My dad was a big fan of Floyd Patterson.
He witnessed Patterson’s fifth professional fight at Chicago Stadium in 1953.
Patterson was 18.
“His hands were so fast,” said dad. “Very skilled.”
Patterson had captured gold the year before at the Helsinki Olympics in the middleweight division.
Dad was outside Chicago Stadium when Patterson knocked out Archie Moore three years later for the heavyweight championship.
“I was a little surprised,” Dad told me. “Moore had just fought Rocky Marciano. He knocked Marciano down early. Moore was a super fighter. I thought Patterson might have been biting off more than he could chew.”
As fast and explosive as Patterson could be, his chin was his Achilles’ heel. He was on the canvas 19 times in his career.
Seven of those were against Ingemar Johansson in 1959.
Johannsson also boxed at the 1952 Olympics, but not nearly as successfully as Patterson. They disqualified Johannsson for his passive approach. He said later he was trying to tire out his opponent. Instead, he was tired. Johannsson considered quitting boxing but turned several months after the Olympics.
He was 21-0, with 13 knockouts, his most impressive being a first knockout over high-ranking contender Eddie Machen when he and Patterson threw hands. He called his right fist, “Toonder and Lightning.”
Paterson agreed with this assessment. The champion, a 5-1 favorite, cruised the first two rounds until “Toonder” connected – turning Patterson into a Yo-Yo that hit the canvas seven times.
Patterson was proverbial “out on his feet.”
At one point, he appeared to be gazing out at the crowd as another Johansson right zeroed in on his chin.
The fight was over. Johansson was the champion. Patterson hid out, contemplating his future. He was beyond embarrassed.
“Patterson was such a nice guy,” said dad. “You could see the hurt in his eyes. He didn’t leave his house for weeks.”
Nice or not, Patterson wanted a rematch. This time, he was the underdog. The sequel went down at the Polo Grounds in New York close to a year later.
Many expected Paterson to lose.
In round two, Johannsson clobbered Patterson with his dreaded right. Patterson backed off and absorbed the horror.
He was ok.
More determined than he had ever been in his career, Paterson cut down Johansson, ending things with a leaping left hook in round five. The damage was evident. Johansson’s left foot quivered uncontrollably.
Patterson leaned over the ropes and made eye contact with the media, who had doubted him. He then ran over to the still-prone body of Johannsson, cradling his head until the ringside doctor arrived. Patterson was the first heavyweight to regain his world championship.
Two explosive knockouts.
A third bout had to happen. It did on March 13, 1961.
Patterson was the dreaded favorite by 4-1 odds. The cursed odds almost got him in round one. The second right Johansson threw connected on Patterson’s chin.
Down goes Paterson.
“I shook my head,” said dad. “Not again.”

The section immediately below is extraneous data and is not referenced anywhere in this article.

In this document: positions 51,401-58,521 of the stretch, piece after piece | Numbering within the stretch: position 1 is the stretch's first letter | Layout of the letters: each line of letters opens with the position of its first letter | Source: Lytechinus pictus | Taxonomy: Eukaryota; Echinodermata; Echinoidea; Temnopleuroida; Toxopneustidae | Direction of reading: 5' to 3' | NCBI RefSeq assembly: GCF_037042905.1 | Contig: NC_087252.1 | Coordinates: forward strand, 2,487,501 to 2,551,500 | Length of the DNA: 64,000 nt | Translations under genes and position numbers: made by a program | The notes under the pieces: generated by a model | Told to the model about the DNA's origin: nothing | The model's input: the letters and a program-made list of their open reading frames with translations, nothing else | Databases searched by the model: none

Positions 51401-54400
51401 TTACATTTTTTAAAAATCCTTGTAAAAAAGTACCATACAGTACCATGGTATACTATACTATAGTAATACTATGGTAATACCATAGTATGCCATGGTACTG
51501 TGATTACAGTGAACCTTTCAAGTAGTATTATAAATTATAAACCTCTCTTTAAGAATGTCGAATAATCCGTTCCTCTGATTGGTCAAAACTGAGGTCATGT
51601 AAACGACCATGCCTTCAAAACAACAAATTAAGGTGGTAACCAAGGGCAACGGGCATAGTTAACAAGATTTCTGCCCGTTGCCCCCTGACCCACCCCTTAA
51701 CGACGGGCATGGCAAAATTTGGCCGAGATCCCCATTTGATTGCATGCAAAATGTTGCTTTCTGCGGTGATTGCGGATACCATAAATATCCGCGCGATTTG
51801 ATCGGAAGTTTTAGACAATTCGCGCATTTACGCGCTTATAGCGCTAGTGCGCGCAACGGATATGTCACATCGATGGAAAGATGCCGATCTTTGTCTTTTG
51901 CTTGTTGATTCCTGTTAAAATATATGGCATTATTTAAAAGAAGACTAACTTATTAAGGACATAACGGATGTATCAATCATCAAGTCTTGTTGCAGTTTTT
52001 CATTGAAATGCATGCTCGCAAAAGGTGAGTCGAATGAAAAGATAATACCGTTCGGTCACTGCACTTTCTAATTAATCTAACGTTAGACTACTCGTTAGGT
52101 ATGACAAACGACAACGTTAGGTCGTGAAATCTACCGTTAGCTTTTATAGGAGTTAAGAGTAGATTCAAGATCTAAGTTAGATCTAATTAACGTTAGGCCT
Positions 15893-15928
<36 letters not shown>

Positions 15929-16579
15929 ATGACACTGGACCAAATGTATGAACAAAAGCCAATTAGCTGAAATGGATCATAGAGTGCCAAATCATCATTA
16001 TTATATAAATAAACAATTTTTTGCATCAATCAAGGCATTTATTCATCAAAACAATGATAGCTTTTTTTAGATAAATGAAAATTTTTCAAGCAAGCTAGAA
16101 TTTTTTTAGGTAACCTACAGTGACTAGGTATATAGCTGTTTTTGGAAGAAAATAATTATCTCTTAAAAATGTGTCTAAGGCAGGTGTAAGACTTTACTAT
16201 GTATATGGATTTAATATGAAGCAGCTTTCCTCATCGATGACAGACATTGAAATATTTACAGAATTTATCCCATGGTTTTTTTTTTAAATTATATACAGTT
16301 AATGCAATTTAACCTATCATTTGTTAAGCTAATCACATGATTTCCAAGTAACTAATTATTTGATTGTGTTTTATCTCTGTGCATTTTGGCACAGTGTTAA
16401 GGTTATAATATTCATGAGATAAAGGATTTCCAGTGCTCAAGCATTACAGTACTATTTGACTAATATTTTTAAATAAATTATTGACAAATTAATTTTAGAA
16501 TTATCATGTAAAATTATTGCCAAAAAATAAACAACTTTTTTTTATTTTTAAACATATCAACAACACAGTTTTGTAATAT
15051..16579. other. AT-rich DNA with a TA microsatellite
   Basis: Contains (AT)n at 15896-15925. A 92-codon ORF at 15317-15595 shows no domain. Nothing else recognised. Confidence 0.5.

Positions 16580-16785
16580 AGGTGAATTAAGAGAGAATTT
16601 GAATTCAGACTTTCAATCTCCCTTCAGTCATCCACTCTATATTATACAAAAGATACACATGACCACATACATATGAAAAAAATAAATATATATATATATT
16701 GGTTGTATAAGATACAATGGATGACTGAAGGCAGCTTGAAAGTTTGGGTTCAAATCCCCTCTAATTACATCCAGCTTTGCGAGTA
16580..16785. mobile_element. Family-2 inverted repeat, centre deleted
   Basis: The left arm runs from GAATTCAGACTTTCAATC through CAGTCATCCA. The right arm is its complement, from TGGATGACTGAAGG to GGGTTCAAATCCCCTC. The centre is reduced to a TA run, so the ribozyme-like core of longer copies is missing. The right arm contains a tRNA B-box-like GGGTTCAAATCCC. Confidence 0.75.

A left and right downed Patterson for the second time. Patterson was hurt. What to do? Fight back. Johannsson attempted to end things. Patterson reacted instinctively–letting fly with a right and left. Johannsson went down, shocking the sold-out crowd at Miami Beach Convention Center. Johansson jabbed well in round two. Both fighters connected with heavy shots. They stayed upright – hammering each other. Patterson landed a thudding shot to Johansson’s soft midsection. Patterson jarred Johansson with lefts in round three – he also ate a right. Johannsson was bleeding. He fought back.
In round four, it was Patterson’s turn to bleed. Johannsson’s face was puffy. Patterson clipped him with a wicked combination. Johansson fell to the canvas. He hurt Patterson later in the round with what else, his big right.
Four rounds of hell were in the books.
Resting in round five, the champions were back at it hard three minutes later. Johansson looked winded, but still launched an attack. Patterson felt the punches, but the result appeared to deflate Johansson.
Now it was Patterson’s turn. A leaping left hook landed. Two rights and Johannsson was down again. He attempted to beat the count of 10 but failed.
Floyd Patterson was still the heavyweight champion of the world.
Dad said, “Patterson was underrated. His chin held him back, but look at the guts he showed against Johannsson.”
Pops was right.
A guy named Liston waited in the wings.
If you enjoy hearing from the legends of pro sports, then be sure to tune into “The Grueling Truth” sports shows, “Where the legends speak”
Contact us: email@example.com
Players must be 21 years of age or older or reach the minimum age for gambling in their respective state and located in jurisdictions where online gambling is legal. Please play responsibly. Bet with your head, not over it. If you or someone you know has a gambling problem, and wants help, call or visit: (a) the Council on Compulsive Gambling of New Jersey at 1-800-Gambler or www.800gambler.org; or (b) Gamblers Anonymous at 855-2-CALL-GA or www.gamblersanonymous.org.
This site is using Cloudflare and adheres to the Google Safe Browsing Program. We adapted Google's Privacy Guidelines to keep your data safe at all times.